It doesn’t take a political wonk to know that not all members of Congress are persons of sterling character or stellar intellect. But as our Constitution would have it, Representatives must face the public at least once every other year and voters can always hope that an inadequate candidate will be replaced by someone more suitable for the job. Deep in the recesses of the U.S. Capitol, however, are 100 Representatives who voters have never cast a ballot for and who can remain at their posts indefinitely.
They are the men and women of bronze and stone who dwell under the Dome at the behest of their state legislatures. Since the mid-1800’s, states have been authorized to select two notable persons to reside in Statuary Hall – persons “illustrious for their historic renown” or “worthy of national commendation.”
So, who would some of these remarkable persons be?
Virginia selected George Washington, of course, and New Hampshire has Daniel Webster. Montana picked Jeanette Rankin, the first woman elected to Congress (a Republican, in case you’re wondering). In 2009 Alabama ousted Jabez Curry to make room for Helen Keller. Not bad company, so far.
But not every state has its Washington. Apparently, some have had to scrape the bottom of the notoriety barrel to dredge up someone of suitable stature. Take South Carolina, for example. In 1929, the state decided that Wade Hampton was sufficiently notable to grace the halls of Congress. Hampton, who served as Governor and then U.S. Senator, was a Confederate war hero who just happened to be an outstanding fundraiser…for the KKK. He was an ardent supporter of “Lost Cause” ideology, which holds that the Civil War was a war of aggression by the North against states’ rights and the Southern way of life. Which sounds noble until one remembers that the only right consistently defended by the Southern states was the” right” to own and exploit other human beings. Oh yeah. That.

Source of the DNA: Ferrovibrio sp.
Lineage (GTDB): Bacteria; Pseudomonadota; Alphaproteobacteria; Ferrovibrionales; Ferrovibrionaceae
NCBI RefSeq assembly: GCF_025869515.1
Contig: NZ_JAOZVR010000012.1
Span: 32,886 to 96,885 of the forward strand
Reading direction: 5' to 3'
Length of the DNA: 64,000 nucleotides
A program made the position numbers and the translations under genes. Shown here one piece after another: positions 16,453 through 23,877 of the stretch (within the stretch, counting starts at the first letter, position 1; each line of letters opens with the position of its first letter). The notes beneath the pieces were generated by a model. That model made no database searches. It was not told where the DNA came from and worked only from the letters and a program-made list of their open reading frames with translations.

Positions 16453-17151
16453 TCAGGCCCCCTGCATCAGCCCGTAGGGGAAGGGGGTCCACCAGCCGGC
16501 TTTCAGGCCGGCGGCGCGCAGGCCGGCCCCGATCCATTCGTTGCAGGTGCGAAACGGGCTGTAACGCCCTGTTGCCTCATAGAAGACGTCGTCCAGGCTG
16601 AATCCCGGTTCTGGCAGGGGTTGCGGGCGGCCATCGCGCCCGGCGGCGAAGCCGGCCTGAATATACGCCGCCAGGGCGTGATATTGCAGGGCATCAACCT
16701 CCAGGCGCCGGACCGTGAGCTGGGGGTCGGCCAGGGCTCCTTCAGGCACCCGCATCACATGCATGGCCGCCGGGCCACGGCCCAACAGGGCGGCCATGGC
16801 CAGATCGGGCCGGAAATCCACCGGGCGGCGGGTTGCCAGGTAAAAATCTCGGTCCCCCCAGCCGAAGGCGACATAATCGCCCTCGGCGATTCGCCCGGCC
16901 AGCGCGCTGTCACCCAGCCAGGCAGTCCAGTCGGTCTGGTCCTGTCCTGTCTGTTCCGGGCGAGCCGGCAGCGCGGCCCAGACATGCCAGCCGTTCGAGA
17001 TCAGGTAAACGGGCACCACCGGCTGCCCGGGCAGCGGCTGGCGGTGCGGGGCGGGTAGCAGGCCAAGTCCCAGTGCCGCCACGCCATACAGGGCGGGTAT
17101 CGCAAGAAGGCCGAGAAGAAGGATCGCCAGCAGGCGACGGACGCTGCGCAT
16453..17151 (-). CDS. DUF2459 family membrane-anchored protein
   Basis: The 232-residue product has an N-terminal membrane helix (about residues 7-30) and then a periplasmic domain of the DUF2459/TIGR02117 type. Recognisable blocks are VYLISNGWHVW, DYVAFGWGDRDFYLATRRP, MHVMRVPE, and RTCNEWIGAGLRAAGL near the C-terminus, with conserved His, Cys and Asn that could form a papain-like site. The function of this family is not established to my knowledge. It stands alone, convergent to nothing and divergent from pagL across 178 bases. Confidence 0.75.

Speaking of lost causes, one of Mississippi’s choice representatives in Statuary Hall is Jefferson Davis, a man who declared in the Chamber of the U.S. Senate that slavery is “nothing but the form of civil government instituted for a class of people not fit to govern themselves…just that kind of control which is extended in every northern State over its convicts, its lunatics, its minors, its apprentices.” Really? Are you sure that’s the man you want to hold up as “worthy of national commendation?”
But Hampton and Davis are ancient history, so what’s the harm? After all, we’re talking about statues. Relics. Artifacts of bygone days.
I recently met a man who proudly referred to himself as an “unreconstructed Southerner.” Unapologetic. Unrepentant. Unsorry for believing that his Cause was right to sacrifice 600,000 men to perpetuate a way of life sustained off the bloodied backs of other men who had the misfortune to be born in the wrong skin.
And so Wade Hampton and Jeff Davis and others like them continue to live in the Capitol. Their Cause may be lost, but it is not dead. If only they were remnants of a distant era. If only their sole purpose under the Dome was to serve as a reminder of man’s capacity for unspeakable brutality to other men.
If only bad ideas had term limits.